According to Corcoran, the impact of recapturing abandoned online applications is huge. One large bank emailed applicants who had saved a checking account application without completing it, and converted 9% of them in just 12 hours — with a single email reminder. Another large bank in Australia telephoned those who abandoned an application for a personal loan, and converted 40% of them to borrowers within three calls.
Phone, Laptop or Tablet?
Avoka’s Digital Sales Report, which tracks the progress of large banks in delivering mobile-friendly experiences for account opening, loan origination, and card applications, shows that smartphones have edged past desktop computers as the preferred device for consumers to apply for products like checking accounts. That means a mobile-first experience is crucial to effectively acquire new customers.
Avoka’s research found that large national banks are seeing more than 60% of their total digital applications coming from phones. For institutions using mobile-first design, completion rates can be higher on phones than desktop computers.
Efficiency and convenience are the critical aspects of customer experience, according to research from PwC. These characteristics power digital transformation, says Corcoran, and therefore, a smartphone experience that can be completed as quickly as possible (with minimal fields, etc.) is the ideal design.
“Customers expect technology to always work,” says the PwC research report. “They want the design of websites and mobile apps to be elegant and user-friendly.
( Read More: Six Ways to Improve the Online Account Opening Experience )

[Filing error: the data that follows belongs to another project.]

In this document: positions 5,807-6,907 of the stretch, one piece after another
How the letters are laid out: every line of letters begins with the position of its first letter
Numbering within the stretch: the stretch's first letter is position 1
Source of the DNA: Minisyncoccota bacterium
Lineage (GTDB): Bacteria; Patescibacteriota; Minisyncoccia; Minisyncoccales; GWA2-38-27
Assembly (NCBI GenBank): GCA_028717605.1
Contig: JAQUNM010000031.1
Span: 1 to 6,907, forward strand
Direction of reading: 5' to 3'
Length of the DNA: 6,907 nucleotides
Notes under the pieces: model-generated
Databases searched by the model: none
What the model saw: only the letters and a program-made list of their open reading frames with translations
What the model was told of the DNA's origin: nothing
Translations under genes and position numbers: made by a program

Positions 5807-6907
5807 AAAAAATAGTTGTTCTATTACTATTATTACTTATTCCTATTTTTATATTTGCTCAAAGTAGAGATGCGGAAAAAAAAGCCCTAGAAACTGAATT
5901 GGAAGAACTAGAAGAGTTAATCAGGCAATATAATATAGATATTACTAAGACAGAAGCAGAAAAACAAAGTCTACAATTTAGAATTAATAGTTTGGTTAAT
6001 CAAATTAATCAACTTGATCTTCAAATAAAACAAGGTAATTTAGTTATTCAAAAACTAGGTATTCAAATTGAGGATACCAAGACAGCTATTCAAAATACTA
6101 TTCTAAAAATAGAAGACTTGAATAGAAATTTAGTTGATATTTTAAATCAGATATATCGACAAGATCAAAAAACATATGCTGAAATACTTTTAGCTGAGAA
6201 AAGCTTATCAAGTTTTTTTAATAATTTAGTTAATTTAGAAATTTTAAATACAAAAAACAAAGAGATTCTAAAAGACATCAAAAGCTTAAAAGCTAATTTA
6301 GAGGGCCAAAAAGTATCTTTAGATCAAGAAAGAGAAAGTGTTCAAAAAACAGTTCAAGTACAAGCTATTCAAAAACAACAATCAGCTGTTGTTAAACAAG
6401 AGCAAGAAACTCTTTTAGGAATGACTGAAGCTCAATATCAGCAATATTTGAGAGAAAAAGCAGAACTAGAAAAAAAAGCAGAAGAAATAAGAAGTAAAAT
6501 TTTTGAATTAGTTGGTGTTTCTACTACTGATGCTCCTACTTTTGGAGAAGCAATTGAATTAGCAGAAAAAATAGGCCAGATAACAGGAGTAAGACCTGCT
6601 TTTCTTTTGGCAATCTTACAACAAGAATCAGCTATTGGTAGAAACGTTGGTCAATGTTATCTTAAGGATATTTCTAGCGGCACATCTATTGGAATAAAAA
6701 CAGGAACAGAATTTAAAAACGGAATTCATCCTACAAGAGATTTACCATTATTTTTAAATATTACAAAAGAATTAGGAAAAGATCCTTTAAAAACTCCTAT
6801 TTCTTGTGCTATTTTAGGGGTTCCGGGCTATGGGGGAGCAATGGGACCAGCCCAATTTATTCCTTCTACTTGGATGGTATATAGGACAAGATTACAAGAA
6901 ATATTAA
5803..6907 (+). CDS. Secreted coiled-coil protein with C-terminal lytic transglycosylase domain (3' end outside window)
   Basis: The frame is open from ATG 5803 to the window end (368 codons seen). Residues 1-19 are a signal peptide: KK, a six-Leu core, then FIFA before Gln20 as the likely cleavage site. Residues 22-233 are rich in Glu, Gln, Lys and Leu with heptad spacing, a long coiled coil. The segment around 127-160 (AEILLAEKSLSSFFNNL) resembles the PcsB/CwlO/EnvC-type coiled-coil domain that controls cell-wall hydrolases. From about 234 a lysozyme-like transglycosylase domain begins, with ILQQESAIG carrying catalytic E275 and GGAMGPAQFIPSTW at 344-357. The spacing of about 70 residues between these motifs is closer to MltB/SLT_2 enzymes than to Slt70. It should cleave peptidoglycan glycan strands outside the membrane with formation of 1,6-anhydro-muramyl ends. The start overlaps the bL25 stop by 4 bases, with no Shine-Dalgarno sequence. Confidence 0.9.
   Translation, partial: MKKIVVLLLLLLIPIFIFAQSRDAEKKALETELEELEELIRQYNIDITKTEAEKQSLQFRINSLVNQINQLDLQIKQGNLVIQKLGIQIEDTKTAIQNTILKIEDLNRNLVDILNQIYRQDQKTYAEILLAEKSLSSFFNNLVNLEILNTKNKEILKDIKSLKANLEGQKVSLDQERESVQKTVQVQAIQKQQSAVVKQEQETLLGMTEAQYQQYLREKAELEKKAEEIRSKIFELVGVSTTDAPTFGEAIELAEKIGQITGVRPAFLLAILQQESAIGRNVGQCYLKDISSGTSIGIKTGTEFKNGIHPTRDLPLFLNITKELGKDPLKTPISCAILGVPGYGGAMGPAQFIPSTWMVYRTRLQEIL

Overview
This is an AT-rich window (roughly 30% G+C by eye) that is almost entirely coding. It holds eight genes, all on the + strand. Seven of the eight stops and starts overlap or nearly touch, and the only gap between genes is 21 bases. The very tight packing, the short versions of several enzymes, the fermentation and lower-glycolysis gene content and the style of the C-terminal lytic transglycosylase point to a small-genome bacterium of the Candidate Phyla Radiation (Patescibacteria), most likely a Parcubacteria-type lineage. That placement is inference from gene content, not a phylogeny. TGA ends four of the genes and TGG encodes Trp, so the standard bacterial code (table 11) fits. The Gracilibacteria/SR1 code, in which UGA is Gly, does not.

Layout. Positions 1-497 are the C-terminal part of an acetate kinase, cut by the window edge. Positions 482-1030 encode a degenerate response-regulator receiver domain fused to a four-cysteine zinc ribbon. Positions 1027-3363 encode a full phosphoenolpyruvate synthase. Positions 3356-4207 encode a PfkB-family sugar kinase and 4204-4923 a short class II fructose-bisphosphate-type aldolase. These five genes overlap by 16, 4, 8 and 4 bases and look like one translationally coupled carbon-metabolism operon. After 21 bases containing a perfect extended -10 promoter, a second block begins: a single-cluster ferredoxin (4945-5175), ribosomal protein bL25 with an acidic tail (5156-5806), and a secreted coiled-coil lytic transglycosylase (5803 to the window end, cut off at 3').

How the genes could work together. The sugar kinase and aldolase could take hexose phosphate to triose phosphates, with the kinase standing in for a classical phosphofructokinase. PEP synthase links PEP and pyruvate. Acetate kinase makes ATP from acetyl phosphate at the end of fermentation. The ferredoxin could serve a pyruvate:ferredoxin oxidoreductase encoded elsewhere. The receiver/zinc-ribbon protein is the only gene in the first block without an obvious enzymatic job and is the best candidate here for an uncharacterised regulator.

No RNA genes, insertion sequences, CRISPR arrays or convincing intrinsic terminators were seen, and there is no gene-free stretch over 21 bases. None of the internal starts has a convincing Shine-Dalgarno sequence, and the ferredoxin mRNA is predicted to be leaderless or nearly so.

Start With Digital Channels First
Ultimately, banks and credit unions should have an omnichannel approach to account opening, allowing consumers to bounce between channels — online and branch, branch and call center, etc. — as they complete their application. The truth is that few institutions can wrap their arms around an initiative with goals this grand.
Corcoran says most financial institutions should just start with just the digital channel first. The digital channel allows for rapid A/B testing to help identify issues and best practices. Once the experience has been ironed out, lessons can then be extrapolated and applied to other channels like branches and the call center.
“Banking providers are leveraging lessons from their onboarding experience in self-service digital channels in their assisted channels like branches,” Corcoran observes. “This paves the way for omnichannel cross-over — i.e. allowing someone to start in a digital self-service channel, then pick up in the branch, or vice versa.”
Corcoran says you don’t need separate systems for each channel. “In fact, it’s better if you don’t,” Corcoran explains, “because it would make channel cross-over and consistency of experience harder to achieve.”
Corcoran adds that from a tech perspective, there’s no real difference in applying a simplified account-opening solution in different channels. What is different is the training required for branch and call center staff. That takes time.
( Read More: Digital Account Opening Expectation Gaps Remain )